And the monkey on my back emphatically concurred.

That was it. I knew I had to get to Little India – and soon! – so that I could score another parcel and share these delights with my friends. Feverishly, I began making plans: it was imperative that I turn everybody I knew on to mithai. (And obviously, while I was at it, I could land more for myself!)

Perhaps it was this very incident that put the junkie in ethnojunkie.

And now, freely admitting that I am powerless over their sway, I must share my experience with you. This is a particularly good time to do it, since Diwali, the Hindu Festival of Lights, is upon us. From Wikipedia: “One of the most popular festivals of Hinduism, it spiritually signifies the victory of light over darkness, good over evil, knowledge over ignorance, and hope over despair. Its celebration includes millions of lights shining on housetops, outside doors and windows, around temples and other buildings in the communities and countries where it is observed.” In addition to lighting diyas, diminutive and often ornate oil lamps, one of the many rituals is the sharing of mithai, and although I can’t bring each of you to my favorite sweets dealers, I can tell you about some of the diverse types you’re likely to find and what to expect when you taste them.

Varieties of mithai (मिठाई) are regional, from the north, east, south, and west of India, not to mention Bangladesh, Pakistan, and Sri Lanka. Many are pan-South Asian as well, but in New York, you’re not likely to see any distinctions other than Indian (most of the shops around Lexington Avenue near East 28th Street in Manhattan and those along 74th Street and 37th Avenue in Jackson Heights, Queens) plus a smattering of Bangladeshi spots (along 73rd Avenue in Jackson Heights). New Jersey also boasts a number of venues in Newark, Edison, and Paterson. My personal favorite as of this writing (and note that things can change in this regard) is Maharaja Sweets at 73-10 37th Avenue in Jackson Heights.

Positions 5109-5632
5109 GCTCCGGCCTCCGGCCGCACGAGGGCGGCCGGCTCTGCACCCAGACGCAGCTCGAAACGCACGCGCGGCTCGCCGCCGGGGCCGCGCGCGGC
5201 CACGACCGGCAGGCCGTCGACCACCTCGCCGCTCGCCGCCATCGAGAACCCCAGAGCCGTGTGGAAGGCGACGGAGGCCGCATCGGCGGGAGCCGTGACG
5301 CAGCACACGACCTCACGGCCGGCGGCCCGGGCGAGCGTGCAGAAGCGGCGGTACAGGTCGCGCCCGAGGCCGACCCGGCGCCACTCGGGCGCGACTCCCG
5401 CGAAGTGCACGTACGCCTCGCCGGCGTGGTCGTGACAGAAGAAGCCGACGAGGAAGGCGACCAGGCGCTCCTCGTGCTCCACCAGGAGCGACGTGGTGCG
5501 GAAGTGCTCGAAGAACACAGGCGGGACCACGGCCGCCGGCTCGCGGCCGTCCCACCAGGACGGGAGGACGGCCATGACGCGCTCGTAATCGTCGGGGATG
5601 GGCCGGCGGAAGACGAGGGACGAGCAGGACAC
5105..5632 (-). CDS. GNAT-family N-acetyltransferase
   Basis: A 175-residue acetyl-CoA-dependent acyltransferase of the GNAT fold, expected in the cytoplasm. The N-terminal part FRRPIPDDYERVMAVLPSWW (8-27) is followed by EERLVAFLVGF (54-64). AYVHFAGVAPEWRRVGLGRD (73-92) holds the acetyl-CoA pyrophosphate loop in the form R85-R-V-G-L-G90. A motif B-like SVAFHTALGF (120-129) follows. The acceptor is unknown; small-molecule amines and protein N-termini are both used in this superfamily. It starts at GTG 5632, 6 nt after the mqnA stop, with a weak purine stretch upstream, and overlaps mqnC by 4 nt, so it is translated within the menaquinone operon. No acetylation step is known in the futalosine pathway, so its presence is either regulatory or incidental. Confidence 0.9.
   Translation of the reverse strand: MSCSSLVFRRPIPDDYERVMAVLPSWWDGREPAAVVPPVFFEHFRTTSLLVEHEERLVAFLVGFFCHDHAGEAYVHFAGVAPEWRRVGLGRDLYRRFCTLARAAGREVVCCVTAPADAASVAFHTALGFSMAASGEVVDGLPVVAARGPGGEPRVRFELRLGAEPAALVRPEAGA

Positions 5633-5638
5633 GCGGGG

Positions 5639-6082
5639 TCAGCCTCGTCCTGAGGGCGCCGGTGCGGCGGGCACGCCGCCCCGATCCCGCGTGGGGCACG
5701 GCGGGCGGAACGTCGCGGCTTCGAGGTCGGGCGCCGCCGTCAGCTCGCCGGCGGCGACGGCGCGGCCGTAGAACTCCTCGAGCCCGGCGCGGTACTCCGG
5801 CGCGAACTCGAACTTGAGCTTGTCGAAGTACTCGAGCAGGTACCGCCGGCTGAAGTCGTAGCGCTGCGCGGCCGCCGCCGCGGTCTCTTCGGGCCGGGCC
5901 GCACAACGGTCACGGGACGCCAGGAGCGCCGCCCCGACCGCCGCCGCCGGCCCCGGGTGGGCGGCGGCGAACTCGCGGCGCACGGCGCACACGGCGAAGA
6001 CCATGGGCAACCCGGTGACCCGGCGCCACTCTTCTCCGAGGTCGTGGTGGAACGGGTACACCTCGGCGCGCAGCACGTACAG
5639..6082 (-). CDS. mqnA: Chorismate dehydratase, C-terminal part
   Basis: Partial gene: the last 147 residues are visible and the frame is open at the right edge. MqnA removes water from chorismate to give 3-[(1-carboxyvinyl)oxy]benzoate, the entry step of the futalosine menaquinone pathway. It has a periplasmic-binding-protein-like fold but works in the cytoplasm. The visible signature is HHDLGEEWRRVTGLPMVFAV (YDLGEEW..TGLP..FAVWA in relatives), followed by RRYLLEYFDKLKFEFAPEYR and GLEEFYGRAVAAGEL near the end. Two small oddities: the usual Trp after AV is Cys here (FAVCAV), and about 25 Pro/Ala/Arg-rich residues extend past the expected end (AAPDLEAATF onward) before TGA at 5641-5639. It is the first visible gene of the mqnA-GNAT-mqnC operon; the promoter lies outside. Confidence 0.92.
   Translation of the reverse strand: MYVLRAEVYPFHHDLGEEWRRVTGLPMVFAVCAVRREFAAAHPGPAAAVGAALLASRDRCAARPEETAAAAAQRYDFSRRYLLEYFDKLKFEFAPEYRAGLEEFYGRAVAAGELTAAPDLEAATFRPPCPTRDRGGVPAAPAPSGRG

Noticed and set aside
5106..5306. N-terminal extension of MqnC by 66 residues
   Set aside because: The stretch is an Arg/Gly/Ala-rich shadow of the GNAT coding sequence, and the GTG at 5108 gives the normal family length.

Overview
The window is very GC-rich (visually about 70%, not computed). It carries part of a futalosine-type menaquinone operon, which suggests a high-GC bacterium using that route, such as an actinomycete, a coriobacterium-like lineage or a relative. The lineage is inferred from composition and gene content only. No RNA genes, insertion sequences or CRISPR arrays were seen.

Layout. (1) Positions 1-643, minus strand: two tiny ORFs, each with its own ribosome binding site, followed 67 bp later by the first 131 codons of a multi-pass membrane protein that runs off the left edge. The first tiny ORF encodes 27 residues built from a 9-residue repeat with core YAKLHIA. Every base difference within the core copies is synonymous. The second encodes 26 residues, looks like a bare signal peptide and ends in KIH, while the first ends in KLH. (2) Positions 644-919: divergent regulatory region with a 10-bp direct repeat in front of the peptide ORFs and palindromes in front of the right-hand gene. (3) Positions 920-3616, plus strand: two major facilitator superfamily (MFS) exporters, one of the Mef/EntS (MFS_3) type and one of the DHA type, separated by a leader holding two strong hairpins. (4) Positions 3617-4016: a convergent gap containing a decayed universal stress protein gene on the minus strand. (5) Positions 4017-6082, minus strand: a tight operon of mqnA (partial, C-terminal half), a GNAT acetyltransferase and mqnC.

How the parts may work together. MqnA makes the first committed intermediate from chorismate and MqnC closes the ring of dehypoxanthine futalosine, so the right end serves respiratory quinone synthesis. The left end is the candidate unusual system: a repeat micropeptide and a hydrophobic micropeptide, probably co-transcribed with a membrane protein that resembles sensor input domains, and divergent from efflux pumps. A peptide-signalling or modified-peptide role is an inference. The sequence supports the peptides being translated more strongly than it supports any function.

So in general, what do they taste like? You had to ask. I recall reading a story many years ago about how sweetmakers, obsessively dedicated to their craft, are revered in India and how they guard their secrets more closely than they would the Hope Diamond if given the chance, so for any particular type of mithai, recipes will vary widely from one purveyor to the next. The less involved ones might taste like nut-suffused, aromatic dairy fudge or like cheesecake taken to the next level or perhaps like a syrupy, fragrant cake – all with an overarching Indian luster. But there are so many versions of even these, not to mention the more elaborate multi-ingredient confections, that they defy verbal description. To paraphrase Supreme Court Justice Potter Stewart, you’ll know it when you taste it.

If you took note of the ingredients, textures, and shapes enumerated above and if you’re a math jock, you’ll see that the permutations and combinations within even that short list seem endless. What mithai have in common is that they range from very sweet to outrageously sweet and are all the size of a couple of bites. In this post, I’ll introduce you primarily to hand-held treats and reserve other sweets such as frozen desserts (like kulfi, Indian ice cream), puddings (like kheer, firni, mishti doi, and shrikhand), and drinks (like lassi) for another post.

First, a little vocabulary of ingredients that I promise will come in handy and is sure to obviate numerous pairs of parentheses; English spellings will vary slightly: